Our chapter’s guest speaker at the July member’s meeting was Ms. Kelly Morris. Kelly is a wildlife biologist with the U.S. Fish and Wildlife Service working at the Great Dismal Swamp Wildlife Refuge. Her presentation consisted of an overview of the Red-cockaded Woodpecker (RCW) Recovery Program and specifically the project involving the reintroduction of the birds to the Great Dismal Swamp.
She described several woodpecker species and how they are distinguished from each other. The RCW, pictured on the left, is about the size of a common cardinal. It’s back is barred with black and white horizontal stripes. The RCW’s most distinguishing feature is a black cap and nape that surround the large white cheeks patches. The RCW gets it’s name from the small red streak on each side of it’s black cap called a cockade. ” Cockade ” is a term that was used to refer to a ribbon or other ornament worn on a hat in the early 1800’s, thus the resulting common name for the woodpecker.
RCW’s prefer to live in mature pine forests, particularly long leaf pine forests. Long leaf pine forests have declined to the point that only about 1% of the original ecosystem remains today. Like wise the population of RCW’s has declined to about 3% of their colonial period populations. The RCW’s prefer mature pines because instead of boring out cavities in dead trees, like most other woodpeckers, the RCW is the only one that excavates cavities in living pine trees which suffer from a fungus that causes the heartwood to decay and become soft. The cavity excavation takes anywhere from 1 to 6 years to complete.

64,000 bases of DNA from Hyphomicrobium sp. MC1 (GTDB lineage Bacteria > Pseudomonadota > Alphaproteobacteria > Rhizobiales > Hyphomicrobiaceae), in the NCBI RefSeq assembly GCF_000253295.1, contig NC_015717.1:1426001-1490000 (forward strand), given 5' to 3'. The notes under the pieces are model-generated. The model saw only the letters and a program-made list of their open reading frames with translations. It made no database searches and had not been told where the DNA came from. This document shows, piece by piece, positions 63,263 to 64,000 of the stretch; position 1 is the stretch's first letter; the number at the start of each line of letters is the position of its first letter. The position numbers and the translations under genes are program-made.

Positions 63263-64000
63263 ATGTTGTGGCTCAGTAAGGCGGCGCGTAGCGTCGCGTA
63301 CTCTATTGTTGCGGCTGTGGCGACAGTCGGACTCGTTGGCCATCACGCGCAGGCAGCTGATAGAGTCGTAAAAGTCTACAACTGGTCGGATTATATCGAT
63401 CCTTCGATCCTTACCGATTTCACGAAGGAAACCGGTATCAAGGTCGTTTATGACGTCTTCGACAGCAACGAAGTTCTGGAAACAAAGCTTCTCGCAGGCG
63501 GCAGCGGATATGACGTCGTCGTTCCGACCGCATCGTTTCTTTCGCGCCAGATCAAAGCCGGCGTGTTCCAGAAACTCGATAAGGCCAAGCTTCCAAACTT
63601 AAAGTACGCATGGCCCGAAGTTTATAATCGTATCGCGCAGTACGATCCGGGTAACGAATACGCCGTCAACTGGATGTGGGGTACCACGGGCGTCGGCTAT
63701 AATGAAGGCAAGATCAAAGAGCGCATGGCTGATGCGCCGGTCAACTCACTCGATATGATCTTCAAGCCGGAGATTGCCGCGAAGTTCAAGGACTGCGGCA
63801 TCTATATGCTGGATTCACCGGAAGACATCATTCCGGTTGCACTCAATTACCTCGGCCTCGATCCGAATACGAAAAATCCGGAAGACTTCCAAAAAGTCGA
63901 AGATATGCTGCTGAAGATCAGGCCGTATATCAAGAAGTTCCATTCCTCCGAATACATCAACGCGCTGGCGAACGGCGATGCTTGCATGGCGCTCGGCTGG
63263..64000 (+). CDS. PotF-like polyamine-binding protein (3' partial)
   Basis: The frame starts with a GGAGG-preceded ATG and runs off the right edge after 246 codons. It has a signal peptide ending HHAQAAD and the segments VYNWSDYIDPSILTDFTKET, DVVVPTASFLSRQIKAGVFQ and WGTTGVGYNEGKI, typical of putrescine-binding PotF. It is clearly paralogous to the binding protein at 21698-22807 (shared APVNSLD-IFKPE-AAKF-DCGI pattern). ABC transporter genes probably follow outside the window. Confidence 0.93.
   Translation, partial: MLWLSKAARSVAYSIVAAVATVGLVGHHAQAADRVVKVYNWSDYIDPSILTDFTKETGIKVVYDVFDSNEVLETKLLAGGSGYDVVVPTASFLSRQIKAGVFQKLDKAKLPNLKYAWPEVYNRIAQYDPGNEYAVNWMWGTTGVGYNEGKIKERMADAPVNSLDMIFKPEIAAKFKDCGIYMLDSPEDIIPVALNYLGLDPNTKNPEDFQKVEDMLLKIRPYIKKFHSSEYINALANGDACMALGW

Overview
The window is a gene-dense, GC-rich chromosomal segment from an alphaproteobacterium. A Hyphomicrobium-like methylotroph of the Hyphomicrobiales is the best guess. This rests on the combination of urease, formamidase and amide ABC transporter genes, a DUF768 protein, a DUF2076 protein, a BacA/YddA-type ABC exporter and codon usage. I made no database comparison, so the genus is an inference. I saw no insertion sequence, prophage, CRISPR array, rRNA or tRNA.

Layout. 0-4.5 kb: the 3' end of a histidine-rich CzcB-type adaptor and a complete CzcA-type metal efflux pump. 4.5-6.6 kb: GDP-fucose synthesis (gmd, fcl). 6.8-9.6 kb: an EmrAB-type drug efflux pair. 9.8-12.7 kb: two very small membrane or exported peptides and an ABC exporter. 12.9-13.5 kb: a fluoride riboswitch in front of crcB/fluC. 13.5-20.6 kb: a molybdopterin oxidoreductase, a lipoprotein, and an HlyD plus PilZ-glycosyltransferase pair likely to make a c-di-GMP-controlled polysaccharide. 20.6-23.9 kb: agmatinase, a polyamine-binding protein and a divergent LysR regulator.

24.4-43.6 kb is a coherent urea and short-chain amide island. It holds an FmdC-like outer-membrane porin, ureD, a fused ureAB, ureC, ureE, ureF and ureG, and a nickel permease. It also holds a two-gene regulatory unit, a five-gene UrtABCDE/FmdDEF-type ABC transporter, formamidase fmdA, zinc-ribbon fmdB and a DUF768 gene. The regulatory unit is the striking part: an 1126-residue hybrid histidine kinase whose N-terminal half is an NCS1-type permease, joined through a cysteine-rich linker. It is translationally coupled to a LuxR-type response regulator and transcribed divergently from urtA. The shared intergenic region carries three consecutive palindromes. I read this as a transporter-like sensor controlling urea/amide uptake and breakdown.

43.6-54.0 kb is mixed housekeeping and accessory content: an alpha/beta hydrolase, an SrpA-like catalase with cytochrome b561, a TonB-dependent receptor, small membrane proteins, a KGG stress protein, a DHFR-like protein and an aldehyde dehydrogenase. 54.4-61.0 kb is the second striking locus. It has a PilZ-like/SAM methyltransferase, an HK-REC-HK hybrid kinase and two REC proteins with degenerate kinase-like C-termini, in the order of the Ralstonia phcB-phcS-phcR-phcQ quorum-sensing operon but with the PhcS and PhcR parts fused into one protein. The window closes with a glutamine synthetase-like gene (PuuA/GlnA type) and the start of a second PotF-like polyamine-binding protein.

RCW’s are considered an endangered species and are protected under the Endangered Species Act of 1973. There are believed to be approximately 14,000 birds with approximately 6,000 breeding groups in existence. That’s right, breeding groups. These birds breed in social groups consisting of a breeding pair and several offspring from the previous year. These offspring assist in incubating eggs, brooding and feeding nestlings produced by the breeding pair. These “helpers” are usually male offspring.
Kelly explained how fledgling birds are banded, transported and then released into artificial nesting cavities. The artificial nesting cavities are placed in 4-5 trees in close proximity to create cluster sites. This is done to create the proper environment to establish future breeding clusters. The Great Dismal Swamp project hopes to have 10 breeding clusters established within 5 years of reintroduction.
For more information about these interesting birds and the recovery program, the U.S. Fish and Wildlife Service and the Nature Conservancy websites have multiple articles available.